How to support children and young people when a person has dementia

Children and young people need reassurance when somebody has a diagnosis of dementia. They want to know that you are there for them and that you are all in this situation together.  

Reassuring children and young people when a person close to them is living with dementia will help them feel that you understand the difficulties they face. They need to know that they are still loved however preoccupied, sad or frustrated the adults around them may be at times.

Involving children and young people is a big part of helping them feel included. It can make the situation seem more normal for them.

Tips for supporting children and young people when a person has dementia

The following tips are a good starting point for supporting a child or young person when someone close to them has dementia.

Reassuring them

Let the child know that their feelings are normal and that they can speak to you about them without being judged. With the right support, people can live well with dementia. Children and young people can be part of this support.

Learning together

When children and young people learn about dementia, they feel more comfortable talking about it.

Help them learn more about dementia using dementia organisation websites aimed specifically at children, such as Dementia In My Family

Children and young people often learn by example. Communicate with the person with dementia in a way that you want children and young people to communicate with them.

They can learn more about dementia at school, college, university, or work by becoming a Dementia Friend. See 'Tips for involving children and young people' below for more information.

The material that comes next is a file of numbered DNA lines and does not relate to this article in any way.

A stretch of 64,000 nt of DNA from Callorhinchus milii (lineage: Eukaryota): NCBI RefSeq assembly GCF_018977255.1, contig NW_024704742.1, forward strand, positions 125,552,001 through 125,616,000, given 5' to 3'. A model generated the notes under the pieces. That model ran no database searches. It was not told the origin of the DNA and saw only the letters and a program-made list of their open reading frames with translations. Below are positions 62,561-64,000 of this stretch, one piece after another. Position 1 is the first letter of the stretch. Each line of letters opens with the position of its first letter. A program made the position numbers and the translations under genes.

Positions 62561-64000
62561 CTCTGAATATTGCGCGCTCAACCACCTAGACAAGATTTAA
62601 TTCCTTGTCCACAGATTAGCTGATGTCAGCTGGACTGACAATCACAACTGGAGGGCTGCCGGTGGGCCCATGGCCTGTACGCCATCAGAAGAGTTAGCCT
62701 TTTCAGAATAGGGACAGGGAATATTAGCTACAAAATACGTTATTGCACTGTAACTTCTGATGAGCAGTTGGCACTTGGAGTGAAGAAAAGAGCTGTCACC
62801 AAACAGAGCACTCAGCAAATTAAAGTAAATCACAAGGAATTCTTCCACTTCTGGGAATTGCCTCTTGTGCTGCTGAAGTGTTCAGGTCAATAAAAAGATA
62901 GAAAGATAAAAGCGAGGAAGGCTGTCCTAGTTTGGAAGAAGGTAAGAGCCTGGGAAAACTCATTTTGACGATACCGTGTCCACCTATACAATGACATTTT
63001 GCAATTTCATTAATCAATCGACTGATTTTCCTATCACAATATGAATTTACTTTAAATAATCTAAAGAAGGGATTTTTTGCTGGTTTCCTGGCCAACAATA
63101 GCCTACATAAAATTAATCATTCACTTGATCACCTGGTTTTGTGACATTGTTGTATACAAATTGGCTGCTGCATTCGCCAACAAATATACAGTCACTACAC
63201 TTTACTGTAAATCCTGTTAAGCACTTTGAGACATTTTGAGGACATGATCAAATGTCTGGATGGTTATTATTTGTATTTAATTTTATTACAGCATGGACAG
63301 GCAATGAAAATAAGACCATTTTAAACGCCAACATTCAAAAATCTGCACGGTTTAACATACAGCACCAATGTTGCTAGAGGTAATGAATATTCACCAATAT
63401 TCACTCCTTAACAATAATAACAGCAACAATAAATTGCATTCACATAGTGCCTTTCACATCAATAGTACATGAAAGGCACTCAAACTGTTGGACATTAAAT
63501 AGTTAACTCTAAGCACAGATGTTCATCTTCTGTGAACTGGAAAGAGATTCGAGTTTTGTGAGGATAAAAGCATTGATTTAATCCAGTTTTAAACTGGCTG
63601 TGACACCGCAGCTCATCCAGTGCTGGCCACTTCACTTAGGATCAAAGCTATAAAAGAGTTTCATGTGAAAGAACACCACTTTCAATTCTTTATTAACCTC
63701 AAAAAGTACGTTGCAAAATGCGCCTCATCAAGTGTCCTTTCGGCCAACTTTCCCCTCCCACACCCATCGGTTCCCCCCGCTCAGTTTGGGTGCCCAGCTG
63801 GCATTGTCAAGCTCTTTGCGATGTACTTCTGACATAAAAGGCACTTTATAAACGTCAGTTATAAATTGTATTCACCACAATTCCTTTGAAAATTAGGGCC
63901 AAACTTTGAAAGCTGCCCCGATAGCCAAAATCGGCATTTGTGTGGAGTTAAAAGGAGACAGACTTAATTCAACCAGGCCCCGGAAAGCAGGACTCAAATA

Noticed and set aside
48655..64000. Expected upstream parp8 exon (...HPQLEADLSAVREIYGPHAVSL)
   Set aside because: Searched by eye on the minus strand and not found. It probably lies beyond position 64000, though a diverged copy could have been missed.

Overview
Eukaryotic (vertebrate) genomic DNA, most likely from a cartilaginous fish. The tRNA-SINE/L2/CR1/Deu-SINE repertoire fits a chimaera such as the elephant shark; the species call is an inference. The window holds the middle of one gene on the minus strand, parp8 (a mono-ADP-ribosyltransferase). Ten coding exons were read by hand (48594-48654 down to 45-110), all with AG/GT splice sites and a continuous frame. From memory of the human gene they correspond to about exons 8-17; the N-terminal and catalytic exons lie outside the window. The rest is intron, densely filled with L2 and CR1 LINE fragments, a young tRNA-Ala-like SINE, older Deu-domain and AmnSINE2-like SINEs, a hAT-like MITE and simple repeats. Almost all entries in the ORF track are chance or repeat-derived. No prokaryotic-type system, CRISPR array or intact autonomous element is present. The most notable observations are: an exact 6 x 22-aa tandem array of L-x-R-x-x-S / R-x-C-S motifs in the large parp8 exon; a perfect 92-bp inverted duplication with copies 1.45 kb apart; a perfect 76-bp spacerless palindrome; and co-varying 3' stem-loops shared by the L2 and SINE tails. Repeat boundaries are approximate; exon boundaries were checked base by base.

Talking therapy

Talking therapies can be helpful. Speaking to an independent professional might help the child or young person explore their feelings without worrying that they may be upsetting a member of their family.

Our dementia advisers are here for you.

Let them know that they can speak anonymously to someone on a helpline – such as our Dementia Connect support line or Childline. Online discussion forums might also be helpful for teenagers.

Expressing themselves

Try to help the child express themselves in a way that works best for them. This might be through arts therapies like painting, music or drama.

Suggest that they explain their relative’s changes to their friends, which will help their friends to understand too.

Making new memories

Take photographs of the child or young person together with the person with dementia, to remind you all that there can be good times.

Support at school or university

Letting the child’s school know what is happening can help so that they are aware of the situation and understand the types of difficulties the child may be facing.

The school should also keep you informed of any changes they have noticed, and they may be able to arrange counselling or other support too. 

Children at school and young people at university may also be able to get extra support or adjustments around their exams.